Betty Friedan’s The Feminine Mystique was published in 1963, when Browder was 17, and Browder, whose own mother’s life seemed to have been stifled by small-town housewifery, was inspired by Friedan’s call for married women to have careers of their own. Browder herself had been summarily fired from her first newspaper job for getting pregnant. One of the themes of Subverted is that the abortion-rights activist Lawrence Lader, founder of the organization now known as NARAL Pro-Choice America, took advantage of his longtime friendship with Friedan to persuade her to make abortion an ideological pillar of the National Organization for Women that she had cofounded, subverting the original Friedan quest simply for better job opportunities for women.
Browder devotes about a third of her book to what she describes as the machinations of Lader and Friedan to radicalize the nascent feminist movement, and also to the dubious legal underpinnings of Roe v. Wade, the Supreme Court’s much-criticized (even by liberal scholars) 1973 decision finding a constitutional right to abortion. Those parts of the book appear to be thoroughly researched and annotated, but they’re third-hand, and they’re the least interesting part of it.
Where Subverted is genuinely gripping—so much so that I devoured the whole book in a single afternoon—is in the first-person story it tells of the life of a freelance writer, with its professional and financial ups and downs. Especially when you are, as Browder was, married to another freelance writer, and the downs tend to follow the ups instead of vice versa. I’ve been a freelancer myself for many years, and I know whereof Browder speaks. Freelance writing is the ultimate gig-economy line of work, and if you choose it, you want to wed a spouse with a regular salary and benefits. Browder didn’t. She and Walter Browder met and married as students at the University of Missouri during the 1960s, she majoring in journalism and he, an aspiring novelist, in English. The two followed their dreams, crisscrossing the country several times over the years as they pursued opportunities to lead writerly lives.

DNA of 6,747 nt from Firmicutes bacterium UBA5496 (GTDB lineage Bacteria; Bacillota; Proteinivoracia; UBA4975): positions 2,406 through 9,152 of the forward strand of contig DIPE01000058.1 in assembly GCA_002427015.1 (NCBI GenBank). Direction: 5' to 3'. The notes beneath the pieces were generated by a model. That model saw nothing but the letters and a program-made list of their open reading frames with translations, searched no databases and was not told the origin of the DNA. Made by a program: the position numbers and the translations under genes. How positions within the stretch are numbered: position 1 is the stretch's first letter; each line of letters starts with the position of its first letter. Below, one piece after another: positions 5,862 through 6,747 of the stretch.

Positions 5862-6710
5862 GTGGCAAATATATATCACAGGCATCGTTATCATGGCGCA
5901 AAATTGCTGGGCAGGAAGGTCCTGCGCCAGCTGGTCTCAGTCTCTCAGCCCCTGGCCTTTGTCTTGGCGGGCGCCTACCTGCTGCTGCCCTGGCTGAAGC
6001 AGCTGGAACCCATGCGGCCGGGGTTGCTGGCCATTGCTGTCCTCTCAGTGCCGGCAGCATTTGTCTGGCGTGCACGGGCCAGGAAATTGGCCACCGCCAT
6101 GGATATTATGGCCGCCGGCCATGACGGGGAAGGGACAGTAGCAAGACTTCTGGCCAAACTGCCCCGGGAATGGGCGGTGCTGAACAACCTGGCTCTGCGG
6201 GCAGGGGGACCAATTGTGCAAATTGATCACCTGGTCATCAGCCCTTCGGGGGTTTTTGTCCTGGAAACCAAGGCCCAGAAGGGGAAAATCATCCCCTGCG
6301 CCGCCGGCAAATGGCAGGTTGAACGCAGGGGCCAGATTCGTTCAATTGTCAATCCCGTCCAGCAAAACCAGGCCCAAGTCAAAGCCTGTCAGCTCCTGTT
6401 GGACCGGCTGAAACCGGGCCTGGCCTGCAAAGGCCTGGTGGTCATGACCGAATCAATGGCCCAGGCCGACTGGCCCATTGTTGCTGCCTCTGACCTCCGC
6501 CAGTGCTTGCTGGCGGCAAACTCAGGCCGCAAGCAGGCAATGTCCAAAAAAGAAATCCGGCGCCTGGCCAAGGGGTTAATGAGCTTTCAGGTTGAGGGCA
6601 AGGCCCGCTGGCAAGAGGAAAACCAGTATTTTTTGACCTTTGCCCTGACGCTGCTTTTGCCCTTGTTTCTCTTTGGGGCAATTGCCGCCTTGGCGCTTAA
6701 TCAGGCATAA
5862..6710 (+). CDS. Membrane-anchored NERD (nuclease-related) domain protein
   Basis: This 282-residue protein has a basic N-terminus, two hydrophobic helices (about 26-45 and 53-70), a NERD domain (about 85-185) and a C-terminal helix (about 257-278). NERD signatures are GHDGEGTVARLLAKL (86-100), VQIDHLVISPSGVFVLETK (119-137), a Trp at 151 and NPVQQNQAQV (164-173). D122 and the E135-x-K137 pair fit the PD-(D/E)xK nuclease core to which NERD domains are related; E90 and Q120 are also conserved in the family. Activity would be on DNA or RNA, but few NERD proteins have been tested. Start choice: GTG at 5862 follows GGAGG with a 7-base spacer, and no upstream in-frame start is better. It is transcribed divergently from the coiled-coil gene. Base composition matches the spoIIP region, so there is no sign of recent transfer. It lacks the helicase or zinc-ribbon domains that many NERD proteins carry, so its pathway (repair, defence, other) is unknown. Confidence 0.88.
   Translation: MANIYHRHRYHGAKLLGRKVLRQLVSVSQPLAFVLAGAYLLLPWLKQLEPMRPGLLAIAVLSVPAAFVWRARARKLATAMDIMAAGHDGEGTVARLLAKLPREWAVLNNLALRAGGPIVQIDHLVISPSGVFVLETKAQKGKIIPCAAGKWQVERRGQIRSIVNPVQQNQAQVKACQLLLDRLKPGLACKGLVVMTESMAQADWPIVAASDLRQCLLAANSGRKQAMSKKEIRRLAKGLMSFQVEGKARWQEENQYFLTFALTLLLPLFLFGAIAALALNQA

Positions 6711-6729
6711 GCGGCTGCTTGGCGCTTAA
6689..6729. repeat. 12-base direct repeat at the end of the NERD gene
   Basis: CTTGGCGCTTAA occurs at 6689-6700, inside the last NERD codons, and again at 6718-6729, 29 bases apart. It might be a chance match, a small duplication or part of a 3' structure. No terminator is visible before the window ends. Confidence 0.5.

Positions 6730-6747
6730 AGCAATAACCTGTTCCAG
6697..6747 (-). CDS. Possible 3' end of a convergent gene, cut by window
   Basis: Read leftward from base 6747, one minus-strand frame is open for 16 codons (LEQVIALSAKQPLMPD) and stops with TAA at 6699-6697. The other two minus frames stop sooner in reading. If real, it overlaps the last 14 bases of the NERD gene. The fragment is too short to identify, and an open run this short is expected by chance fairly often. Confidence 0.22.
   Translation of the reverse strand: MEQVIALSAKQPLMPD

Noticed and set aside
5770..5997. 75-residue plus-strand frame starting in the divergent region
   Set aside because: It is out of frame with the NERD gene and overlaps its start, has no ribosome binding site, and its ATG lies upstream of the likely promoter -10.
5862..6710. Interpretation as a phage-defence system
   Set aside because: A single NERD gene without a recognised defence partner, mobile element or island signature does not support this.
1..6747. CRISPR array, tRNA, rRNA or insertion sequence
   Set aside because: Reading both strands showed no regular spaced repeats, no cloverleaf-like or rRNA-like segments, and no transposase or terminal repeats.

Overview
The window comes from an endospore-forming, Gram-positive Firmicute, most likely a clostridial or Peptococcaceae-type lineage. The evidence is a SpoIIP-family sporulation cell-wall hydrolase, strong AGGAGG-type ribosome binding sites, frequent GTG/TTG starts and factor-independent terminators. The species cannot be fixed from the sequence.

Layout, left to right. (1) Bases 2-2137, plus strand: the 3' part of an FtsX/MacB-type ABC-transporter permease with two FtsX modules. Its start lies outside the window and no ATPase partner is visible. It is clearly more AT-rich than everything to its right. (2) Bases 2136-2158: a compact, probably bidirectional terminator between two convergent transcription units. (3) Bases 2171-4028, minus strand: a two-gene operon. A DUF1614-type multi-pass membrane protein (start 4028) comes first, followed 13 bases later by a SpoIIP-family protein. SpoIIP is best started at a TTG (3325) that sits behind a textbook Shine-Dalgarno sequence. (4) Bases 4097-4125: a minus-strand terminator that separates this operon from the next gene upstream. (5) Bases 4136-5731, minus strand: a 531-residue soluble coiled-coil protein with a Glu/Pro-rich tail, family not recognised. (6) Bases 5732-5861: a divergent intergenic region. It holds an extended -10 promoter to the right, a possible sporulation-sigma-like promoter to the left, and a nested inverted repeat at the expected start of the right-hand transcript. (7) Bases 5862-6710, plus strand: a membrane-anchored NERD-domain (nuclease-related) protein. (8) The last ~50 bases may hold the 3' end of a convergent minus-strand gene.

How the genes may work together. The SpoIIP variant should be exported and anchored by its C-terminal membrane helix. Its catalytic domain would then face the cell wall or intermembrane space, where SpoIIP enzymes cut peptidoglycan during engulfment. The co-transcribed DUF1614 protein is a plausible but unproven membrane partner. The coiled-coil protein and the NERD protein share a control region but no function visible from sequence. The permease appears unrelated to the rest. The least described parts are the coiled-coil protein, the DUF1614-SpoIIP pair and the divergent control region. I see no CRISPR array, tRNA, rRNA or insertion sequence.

As we have seen, Sue Ellen Browder managed to earn a good living, although the checks didn’t arrive regularly. But Walter Browder, impulsive and uncompromising, had trouble selling his novels and screenplays, and the works that did find publishers languished in the bookstores. Checks bounced, the electricity got turned off, the car broke down and there was no money to pay a mechanic. The Browders never scraped together enough to buy a home, and the family had no health insurance until Walter, desperate to bring in some regular earnings, took a temp job he loathed as a glorified secretary that eventually became permanent with medical benefits.
There were screaming fights between the two. There were bouts of depression for Sue Ellen, and there were thoughts of divorce. Nonetheless, the pair managed to sustain each other through love and loyalty, and also their deepening religious faith. They were devoted to their two children, whom they sent to excellent colleges (their daughter’s tuition at Johns Hopkins courtesy of Ordinary Women, Extraordinary Sex). During the early 2000s they coauthored a pair of successful gift books, 101 Secrets a Good Dad Knows and 101 Secrets a Cool Mom Knows (how to carve a whistle, how to crack an egg with one hand), based on the couple’s handy-around-the-house resourcefulness that had kept their household stapled together during some economically precarious years.
In 2007, Walter was diagnosed with lymphoma, and he died shortly after midnight on New Year’s Day 2008 in the intensive care unit of a hospital in San Francisco. The cancer had spread to his brain, and Sue Ellen kept him company to the end, singing Christmas carols to him as he sank into irretrievable unconsciousness. During his last days, Sue Ellen put on his wedding ring “covered with little dings, nicks, and scratches from a lifetime of hard work.” I cried when I read this. Subverted may not really be about the sexual revolution or Betty Friedan or Helen Gurley Brown, but it’s the story of two people who faced their difficult lives with courage and hope. It was well worth it.